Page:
Adams-Morgan is a seventy-block neighborhood in the center of Washington, D.C. For five years Karl Hess worked with hundreds of people in this neighborhood striving to make it self-sufficient. There were fish in basements, vegetables growing in once vacant lots and on rooftops, self-contained bacteriological toilets to unhook the community from conventional sewer systems, a newsletter, plans for a methanol plant to convert local garbage into fuel, and a shopping cart to handle most heavy moving chores. Most important were the weekly town meetings: “After tasting a participatory democracy.” Hess says, “I would never want to trade it for a merely representative one.”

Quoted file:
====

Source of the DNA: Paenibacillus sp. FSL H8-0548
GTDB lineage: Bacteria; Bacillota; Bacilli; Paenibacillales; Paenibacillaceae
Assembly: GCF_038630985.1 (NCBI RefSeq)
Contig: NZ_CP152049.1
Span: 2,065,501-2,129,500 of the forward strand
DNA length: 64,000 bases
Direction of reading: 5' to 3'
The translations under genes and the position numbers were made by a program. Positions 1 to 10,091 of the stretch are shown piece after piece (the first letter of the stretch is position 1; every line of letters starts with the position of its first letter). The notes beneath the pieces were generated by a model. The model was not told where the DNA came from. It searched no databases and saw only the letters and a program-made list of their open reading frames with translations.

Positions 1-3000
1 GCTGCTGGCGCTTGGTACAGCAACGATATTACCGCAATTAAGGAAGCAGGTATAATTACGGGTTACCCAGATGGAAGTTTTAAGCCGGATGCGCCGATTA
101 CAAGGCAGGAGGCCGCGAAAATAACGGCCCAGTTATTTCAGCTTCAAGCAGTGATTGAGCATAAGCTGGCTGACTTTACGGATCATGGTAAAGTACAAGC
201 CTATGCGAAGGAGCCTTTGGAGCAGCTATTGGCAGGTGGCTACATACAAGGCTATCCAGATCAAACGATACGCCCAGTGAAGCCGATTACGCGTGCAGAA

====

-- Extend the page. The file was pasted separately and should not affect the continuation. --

Even though several thousand people were finally involved in some part of all this community technology, it didn't thrive.
Community Technology is the story of what these people did, how they did it, and why it didn't work. It is also an explanation of how any neighborhood can achieve self-sufficiency now, using what Hess and Adams-Morgan learned. And finally, it is the story of Hess's current neighborhood organizations, this time in rural West Virginia.